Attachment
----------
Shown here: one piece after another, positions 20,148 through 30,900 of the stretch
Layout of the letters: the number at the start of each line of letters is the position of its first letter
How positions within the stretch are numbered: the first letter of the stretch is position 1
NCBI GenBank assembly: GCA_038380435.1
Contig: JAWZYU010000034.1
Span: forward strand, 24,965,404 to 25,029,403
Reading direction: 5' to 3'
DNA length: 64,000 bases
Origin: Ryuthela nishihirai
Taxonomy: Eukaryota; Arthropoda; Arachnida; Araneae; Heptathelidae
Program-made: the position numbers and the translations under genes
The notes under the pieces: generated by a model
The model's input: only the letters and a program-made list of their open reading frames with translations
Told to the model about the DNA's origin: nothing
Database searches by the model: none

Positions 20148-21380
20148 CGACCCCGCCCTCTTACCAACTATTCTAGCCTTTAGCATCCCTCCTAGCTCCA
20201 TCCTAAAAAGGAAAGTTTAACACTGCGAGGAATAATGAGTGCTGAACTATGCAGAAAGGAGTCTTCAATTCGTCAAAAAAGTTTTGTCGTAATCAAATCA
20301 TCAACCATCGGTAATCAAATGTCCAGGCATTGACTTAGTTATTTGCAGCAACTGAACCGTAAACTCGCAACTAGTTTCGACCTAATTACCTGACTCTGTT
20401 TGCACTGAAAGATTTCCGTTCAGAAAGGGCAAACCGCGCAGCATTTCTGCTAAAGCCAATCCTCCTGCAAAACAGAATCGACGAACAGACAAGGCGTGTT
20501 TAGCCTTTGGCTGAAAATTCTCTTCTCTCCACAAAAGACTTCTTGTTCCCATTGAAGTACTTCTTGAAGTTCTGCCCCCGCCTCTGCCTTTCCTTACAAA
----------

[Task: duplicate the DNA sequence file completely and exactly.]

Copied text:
Shown here: one piece after another, positions 20,148 through 30,900 of the stretch
Layout of the letters: the number at the start of each line of letters is the position of its first letter
How positions within the stretch are numbered: the first letter of the stretch is position 1
NCBI GenBank assembly: GCA_038380435.1
Contig: JAWZYU010000034.1
Span: forward strand, 24,965,404 to 25,029,403
Reading direction: 5' to 3'
DNA length: 64,000 bases
Origin: Ryuthela nishihirai
Taxonomy: Eukaryota; Arthropoda; Arachnida; Araneae; Heptathelidae
Program-made: the position numbers and the translations under genes
The notes under the pieces: generated by a model
The model's input: only the letters and a program-made list of their open reading frames with translations
Told to the model about the DNA's origin: nothing
Database searches by the model: none

Positions 20148-21380
20148 CGACCCCGCCCTCTTACCAACTATTCTAGCCTTTAGCATCCCTCCTAGCTCCA
20201 TCCTAAAAAGGAAAGTTTAACACTGCGAGGAATAATGAGTGCTGAACTATGCAGAAAGGAGTCTTCAATTCGTCAAAAAAGTTTTGTCGTAATCAAATCA
20301 TCAACCATCGGTAATCAAATGTCCAGGCATTGACTTAGTTATTTGCAGCAACTGAACCGTAAACTCGCAACTAGTTTCGACCTAATTACCTGACTCTGTT
20401 TGCACTGAAAGATTTCCGTTCAGAAAGGGCAAACCGCGCAGCATTTCTGCTAAAGCCAATCCTCCTGCAAAACAGAATCGACGAACAGACAAGGCGTGTT
20501 TAGCCTTTGGCTGAAAATTCTCTTCTCTCCACAAAAGACTTCTTGTTCCCATTGAAGTACTTCTTGAAGTTCTGCCCCCGCCTCTGCCTTTCCTTACAAA